The players took to Twitter to express their frustration after the match, but the tweets were later deleted.

The board arrived upon the decision following a disciplinary investigation, and also handed out fines and warnings regarding their future conduct apart from the suspension.

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High on Hope and IPL riches, West Indies eye series win



Big Picture

Two days ago, West Indies crushed Bangladesh by eight wickets after chasing down their 130-run target in 10.5 overs. The next day, six of their players walked away with deals worth a total of USD 2.4 million (INR 17 crores) in the coveted IPL auction. It should put a smile on the face of the visitors who have had it rough in the last four weeks in Bangladesh.

And it is not just the IPL boys who will happy. Sheldon Cottrell, the left-arm quick, got career-best figures in Sylhet before Shai Hope struck six sixes in his 23-ball 55. Keemo Paul then struck three sixes in his unbeaten 14-ball 28 to take West Indies home. The Sylhet crowd, like Bangladesh’s bowlers and fielders, were stunned into silence.

The home side’s road to recovery will have to be through a more disciplined showing. The bowlers will be aided by the Dhaka pitch offering less bounce and pace.

Bangladesh’s batsmen must also use the pace on the ball from the West Indies fast bowlers. Neil McKenzie, the batting coach, said after the first game that there are better ways to go toe-to-toe with a pace attack. Tamim Iqbal, Soumya Sarkar, Liton Das and Shakib Al Hasan all got caught trying to pull the ball. Shakib, however, looked more comfortable, and that was because he was patient.

Bangladesh’s bowlers would hope that they get a larger total to defend and if they are bowling first, they must find ways to stop West Indies’ big hitters from getting away to a rampant start again.

Form guide

Bangladesh LWWLL (last five completed matches, most recent first)

West Indies WLLLL

In the spotlight

While batting, Shakib Al Hasan had great judgment of deliveries that were beyond his control, and then off the bad balls, he cashed in. His pragmatism during his 43-ball 61 should have been copied by many of his team-mates in the first game.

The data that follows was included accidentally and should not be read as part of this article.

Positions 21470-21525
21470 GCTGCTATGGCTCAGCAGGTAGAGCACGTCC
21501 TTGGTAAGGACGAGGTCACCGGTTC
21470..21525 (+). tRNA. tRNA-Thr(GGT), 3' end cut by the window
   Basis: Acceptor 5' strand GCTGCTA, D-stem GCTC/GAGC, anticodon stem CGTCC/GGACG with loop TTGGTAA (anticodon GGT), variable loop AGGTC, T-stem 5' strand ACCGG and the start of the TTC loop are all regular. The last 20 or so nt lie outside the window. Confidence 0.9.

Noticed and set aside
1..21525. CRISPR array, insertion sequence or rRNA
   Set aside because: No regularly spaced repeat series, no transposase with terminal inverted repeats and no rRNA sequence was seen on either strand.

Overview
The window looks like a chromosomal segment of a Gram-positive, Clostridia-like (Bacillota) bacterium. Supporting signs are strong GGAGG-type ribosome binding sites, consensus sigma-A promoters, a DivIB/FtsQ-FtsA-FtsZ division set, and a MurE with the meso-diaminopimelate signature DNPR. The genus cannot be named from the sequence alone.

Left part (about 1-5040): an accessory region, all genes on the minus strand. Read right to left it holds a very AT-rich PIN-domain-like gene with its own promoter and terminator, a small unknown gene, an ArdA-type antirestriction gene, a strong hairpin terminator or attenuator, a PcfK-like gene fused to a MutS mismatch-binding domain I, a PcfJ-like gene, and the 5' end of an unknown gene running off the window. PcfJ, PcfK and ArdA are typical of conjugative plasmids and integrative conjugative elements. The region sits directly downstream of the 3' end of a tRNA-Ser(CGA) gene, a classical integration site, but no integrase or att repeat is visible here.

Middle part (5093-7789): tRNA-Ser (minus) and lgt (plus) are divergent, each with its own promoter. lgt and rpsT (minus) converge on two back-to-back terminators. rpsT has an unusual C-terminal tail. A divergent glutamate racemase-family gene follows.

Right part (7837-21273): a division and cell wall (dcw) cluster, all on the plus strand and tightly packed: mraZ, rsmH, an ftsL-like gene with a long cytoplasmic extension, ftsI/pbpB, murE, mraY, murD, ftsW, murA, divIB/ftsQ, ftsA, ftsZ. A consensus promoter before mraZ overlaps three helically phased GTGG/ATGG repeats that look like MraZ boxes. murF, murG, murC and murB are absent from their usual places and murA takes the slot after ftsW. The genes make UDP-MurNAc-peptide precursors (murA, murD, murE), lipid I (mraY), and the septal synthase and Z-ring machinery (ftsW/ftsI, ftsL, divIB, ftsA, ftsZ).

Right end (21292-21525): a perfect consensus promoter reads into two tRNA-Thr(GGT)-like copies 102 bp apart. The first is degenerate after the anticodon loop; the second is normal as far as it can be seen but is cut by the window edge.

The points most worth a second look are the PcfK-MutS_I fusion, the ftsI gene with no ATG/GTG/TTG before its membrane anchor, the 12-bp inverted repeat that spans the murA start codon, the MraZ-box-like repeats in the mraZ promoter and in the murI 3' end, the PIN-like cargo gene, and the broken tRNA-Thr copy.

Sheldon Cottrell created an awkward angle with his pace and bounce to get 4 for 28. It will be a bit of a challenge to do so in Dhaka, so Cottrell may have to dip his hands into his bag of tricks to do something different.

Team news

Shakib Al Hasan has a bit of fever but he is unlikely to miss out. Bangladesh are likely to give their eight batsmen another opportunity but it might not be so for left-arm paceman Abu Hider. Rubel Hossain could replace him. Mohammad Mithun and Nazmul Islam are the other options in the squad.

Bangladesh (probable): 1 Tamim Iqbal, 2 Liton Das, 3 Soumya Sarkar, 4 Shakib Al Hasan (capt), 5 Mushfiqur Rahim (wk), 6 Mahmudullah, 7 Ariful Haque, 8 Mohammad Saifuddin 9 Mehidy Hasan, 10 Rubel Hossain, 11 Mustafizur Rahman

West Indies will be tempted to not change their XI after their overwhelming win in the first T20I. They also have Kesrick Williams, Khary Pierre, Denesh Ramdin and Sherfane Rutherford in reserve.

West Indies (probable): 1 Evin Lewis, 2 Shai Hope (wk), 3 Nicholas Pooran, 4 Darren Bravo, 5 Shimron Hetmyer, 6 Rovman Powell, 7 Carlos Brathwaite (capt), 8 Keemo Paul, 9 Fabian Allen, 10 Oshane Thomas, 11 Sheldon Cottrell

Pitch and conditions

Weather is likely to clear up by Thursday but dew will be a factor for both sides as it is a 5pm start in Dhaka. It might just end up being a high-scoring game because of the dew.

Stats and trivia

  • Mehidy Hasan has been struck for three sixes in an over twice this year, first against Sri Lanka in the January ODI tri-nation series final, and the second time against West Indies in the first T20I.

  • The Shere Bangla National Stadium has hosted 37 T20Is, the second-most behind Dubai International Cricket Stadium’s 47

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PCB to pay nearly USD 2 million to BCCI after losing legal dispute



Having suffered the injury of a lost claim for damages from the BCCI, the PCB now has to face up to the added insult of paying the India board nearly USD 2 million in legal costs.

Last month, the PCB’s attempt to claim USD 63 million from the BCCI for two bilateral series that did not take place in 2014 and 2015 was rejected by the ICC’s Dispute Resolution Committee (DRC).

As is the norm in arbitration cases such as this, the winning party claims legal costs from the losing side, which the BCCI had done. Those claims were submitted a week after the decision.

As with the final decision, there was a morsel of consolation for the PCB in that the panel decided they would not have to pay full costs.

“The Dispute Panel,” an ICC statement said, “has determined that the PCB should pay 60 percent of: “(a) the [BCCI’s] Claimed Costs; and (b) the administrative costs and expenses of the Panel… (including, without limitation, the fees of the Tribunal members, and the costs and expenses they incurred in relation to this matter), the figure whereof is to be supplied to the PCB by the ICC.”

Though neither party has made the total amount public, 60% is understood to come out to roughly USD 2 million. For a board that already does without playing India at bilateral cricket, or at home in Pakistan, that will be an especially unwelcome blow.

“The PCB notes the ICC Dispute Panel’s decision on BCCI’s claims for their legal expense incurred on the PCB-BCCI dispute,” the board said. “The award of significantly lesser costs than claimed by BCCI reflects that PCB’s case had merits. The PCB, however, reiterates its disappointment in the original decision/award given against it.”